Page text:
Saturday, April 23, 2011

from Friday to Saturday

from yesterday --
I am the truth, but you will not believe me,
I am the city where you will not stay.
I am your wife, your child, but you will leave me,
I am that God to whom you will not pray.
So for a day, let’s stop arguing about metaphors and together acknowledge that, while all of them fit, none of them fit. While we are all right, none of us are right.

The cross is a mystery we can grasp but not tame.

What happened on the cross was never meant to fit into words

-- the former lines are the middle stanza of a poem, "From a Normandy crucifix of 1632," by Charles Causley, which Jane Stranz posted in its entirely, for meditation, here.

--the latter words and sentences are the end of Rachel Held Evans's post, "We argue over metaphors..."


Theophrastus said...

Speaking of ability to articulate Biblical understanding, did you see Adam Kirsch's review of Timothy Beal's book? And then did you see Alan Brill's review of Adam Kirsch's review of Timothy Beal's book?

(Just in case you don't know the players:

Timothy Beal grew up as a Fundamentalist, was Carol Newsom's Ph.D. student, earned a certificate in Women's Studies at the same time as his Ph.D., and is a religion professor at Case Western. He previously taught religion and gender studies at Eckerd College.

Adam Kirsch is a senior editor at New Republic, a contributing editor the the Jewish online magazine Tablet, wrote a well-received popular book on Disraeli's Jewishness, and is the son of Jonathan Kirsch, a well-known pop author about Biblical topics.

Alan Brill is a religion professor at Seton Hall. He received a Ph.D. from Fordham and rabbinic ordination from Yeshiva University. He used to teach at Yeshiva University, but he did not receive tenure.)

J. K. Gayle said...

Thank you very much, Theophrastus. I'm disappointed that Beal doesn't reference the works of Willis Barnstone or Amy-Jill Levine, to name just a couple of scholars. Glad to see how much he does review the Septuagint. Love Kirsch's review and even more Brill's nearly shrill review of that review (and so it's not just a Christian problem of dumbed-down purpose-driven bible-reading approach, huh?)

Theophrastus said...

Ah, the depths of popular ignorance of even basic facts about their faith:

I present as my evidence this article about the controversy surrounding HarperOne's recent "C. S. Lewis Bible."

So many things to note:

* Sarah Palin's sudden reach for her Evangelical base with a handy reference to C. S. Lewis; and then the giant chasm of disconnect with television commentators such as Joy Behar and Richard Wolffe who are seemingly unaware that Lewis ever wrote anything other than children's novels.

* A petition sent to one thousand academics (with phrasing saying The majority consensus among C.S. Lewis scholars is that Lewis was firmly against gender-neutral usage and the egalitarianism on which it is based," with only 35 signing. (How Lewis, who died in 1963, would have known much about gender-neutral usage is a bit of a mystery -- recall that the OED finds the earliest usage of the term "gender" to mean "sex" in 1963). (I have skimmed Van Leeuwen's tome and have not found any actual evidence for the claim that Lewis had an opinion on the topic.)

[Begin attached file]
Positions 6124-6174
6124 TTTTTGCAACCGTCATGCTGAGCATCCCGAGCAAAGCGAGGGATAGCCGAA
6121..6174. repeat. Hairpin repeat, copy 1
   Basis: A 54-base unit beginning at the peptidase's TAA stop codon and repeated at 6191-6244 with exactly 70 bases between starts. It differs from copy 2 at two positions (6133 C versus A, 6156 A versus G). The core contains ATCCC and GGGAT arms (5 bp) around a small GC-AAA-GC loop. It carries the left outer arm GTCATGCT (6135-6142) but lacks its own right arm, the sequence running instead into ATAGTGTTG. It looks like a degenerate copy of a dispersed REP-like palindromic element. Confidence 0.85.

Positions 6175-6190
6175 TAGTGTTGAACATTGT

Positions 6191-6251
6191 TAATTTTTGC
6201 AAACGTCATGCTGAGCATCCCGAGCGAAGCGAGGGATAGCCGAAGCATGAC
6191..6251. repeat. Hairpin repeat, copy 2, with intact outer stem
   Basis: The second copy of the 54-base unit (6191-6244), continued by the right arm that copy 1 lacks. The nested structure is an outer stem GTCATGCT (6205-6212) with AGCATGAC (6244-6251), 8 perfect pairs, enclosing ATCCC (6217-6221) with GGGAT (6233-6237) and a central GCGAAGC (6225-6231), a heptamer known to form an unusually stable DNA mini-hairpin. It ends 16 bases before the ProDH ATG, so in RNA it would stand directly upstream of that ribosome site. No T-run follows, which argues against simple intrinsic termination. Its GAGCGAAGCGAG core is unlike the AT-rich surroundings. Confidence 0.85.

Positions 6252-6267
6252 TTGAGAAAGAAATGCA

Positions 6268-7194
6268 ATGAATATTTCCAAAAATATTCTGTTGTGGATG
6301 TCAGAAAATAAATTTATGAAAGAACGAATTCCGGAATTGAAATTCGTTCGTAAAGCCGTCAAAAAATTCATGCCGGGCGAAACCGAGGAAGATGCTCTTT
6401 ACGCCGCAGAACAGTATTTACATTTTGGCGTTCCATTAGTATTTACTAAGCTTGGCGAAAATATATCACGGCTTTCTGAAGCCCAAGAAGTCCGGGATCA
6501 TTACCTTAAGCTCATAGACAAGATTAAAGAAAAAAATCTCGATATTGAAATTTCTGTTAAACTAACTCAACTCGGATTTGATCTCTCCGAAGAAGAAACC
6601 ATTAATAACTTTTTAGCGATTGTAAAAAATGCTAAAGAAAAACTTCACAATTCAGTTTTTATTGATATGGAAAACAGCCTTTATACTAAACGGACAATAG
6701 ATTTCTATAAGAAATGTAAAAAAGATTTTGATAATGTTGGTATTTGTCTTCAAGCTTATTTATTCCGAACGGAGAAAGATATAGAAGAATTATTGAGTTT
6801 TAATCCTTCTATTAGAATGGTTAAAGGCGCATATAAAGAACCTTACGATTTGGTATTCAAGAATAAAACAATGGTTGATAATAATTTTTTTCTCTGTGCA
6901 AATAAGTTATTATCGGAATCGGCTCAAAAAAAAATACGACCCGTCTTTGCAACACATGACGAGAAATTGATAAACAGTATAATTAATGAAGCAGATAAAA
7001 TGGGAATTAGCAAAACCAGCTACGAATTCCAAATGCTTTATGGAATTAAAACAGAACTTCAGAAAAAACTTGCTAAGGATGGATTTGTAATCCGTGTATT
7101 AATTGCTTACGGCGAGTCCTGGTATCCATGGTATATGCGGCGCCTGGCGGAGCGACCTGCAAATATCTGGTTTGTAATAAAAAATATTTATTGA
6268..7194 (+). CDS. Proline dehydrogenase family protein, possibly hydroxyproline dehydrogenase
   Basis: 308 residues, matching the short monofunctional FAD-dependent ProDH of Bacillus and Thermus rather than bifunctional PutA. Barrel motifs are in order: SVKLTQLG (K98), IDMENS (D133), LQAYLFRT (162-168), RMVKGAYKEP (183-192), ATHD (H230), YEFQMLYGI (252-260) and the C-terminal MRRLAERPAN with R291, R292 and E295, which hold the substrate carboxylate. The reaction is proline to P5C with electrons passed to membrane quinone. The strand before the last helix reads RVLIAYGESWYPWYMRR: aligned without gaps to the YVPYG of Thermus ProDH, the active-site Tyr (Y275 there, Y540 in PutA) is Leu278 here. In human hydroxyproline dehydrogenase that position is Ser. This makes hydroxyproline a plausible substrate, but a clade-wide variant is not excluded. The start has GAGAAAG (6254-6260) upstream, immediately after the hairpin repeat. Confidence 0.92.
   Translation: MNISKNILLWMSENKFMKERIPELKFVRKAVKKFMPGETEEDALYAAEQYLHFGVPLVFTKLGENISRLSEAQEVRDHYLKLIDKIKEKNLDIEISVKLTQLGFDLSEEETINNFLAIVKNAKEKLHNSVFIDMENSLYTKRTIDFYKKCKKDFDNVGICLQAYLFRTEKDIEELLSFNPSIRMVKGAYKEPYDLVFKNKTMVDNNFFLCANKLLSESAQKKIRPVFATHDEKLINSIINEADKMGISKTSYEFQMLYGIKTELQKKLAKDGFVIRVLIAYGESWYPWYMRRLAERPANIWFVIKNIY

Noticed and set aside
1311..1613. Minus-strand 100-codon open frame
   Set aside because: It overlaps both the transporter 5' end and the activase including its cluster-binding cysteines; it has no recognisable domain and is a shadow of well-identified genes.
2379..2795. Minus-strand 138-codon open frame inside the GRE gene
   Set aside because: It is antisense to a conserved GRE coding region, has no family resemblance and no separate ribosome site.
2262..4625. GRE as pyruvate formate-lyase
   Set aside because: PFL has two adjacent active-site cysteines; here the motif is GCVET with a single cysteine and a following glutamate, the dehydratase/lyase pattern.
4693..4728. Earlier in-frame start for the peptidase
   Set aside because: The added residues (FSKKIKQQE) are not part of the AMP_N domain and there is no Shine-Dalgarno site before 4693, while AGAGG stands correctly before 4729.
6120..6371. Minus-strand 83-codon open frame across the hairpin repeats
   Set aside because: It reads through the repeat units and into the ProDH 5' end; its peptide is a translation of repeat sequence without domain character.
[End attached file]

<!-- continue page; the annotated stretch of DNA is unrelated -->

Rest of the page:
* The delight of the Murdoch/HarperOne editor Maudlin: "in the end [it] helped us with publicity."

Many levels of irony even in this simple story.

J. K. Gayle said...

Douglas Gresham is selling his step-father out. And his mother.

C. S. Lewis did write in "Membership" (his sermon turned essay for books):

"I do not believe that God created an egalitarian world. I believe the authority of parent over child, husband over wife, learned over simple, to have been as much a part of the original plan as the authority of man over beast.... Any attempt to retrace the steps by which we have arrived at egalitarianism and to re-introduce the old authorities on the political level is for me as foolish as it would be to take off our cloths. The Nazi and the Nudist make the same mistake. But it is the naked body, still there beneath the clothes of each one of us, which really lives. It is the hierarchical world, still alive and (very properly) hidden behand a facade of equal citizenship, which is our real concern."

But then he met his match, his equal if you will: Joy Davidman, a woman who had left an abusive marriage to the man over her, William Gresham. Both Lewis and Davidman were adult converts from childhood atheism. Both used, as you point out, the most progressive language available to them of the early 1960s. The word sexist wasn't even coined until 1968, by Sheldon Van Auken, to whom Lewis famously wrote after the spouses of both men died.

Too bad there's not a Joy Davidman Bible. She is Jewish, and as a convert to theism and then later to Christian theism, was very outspoken about why Jews tend not to like Christians.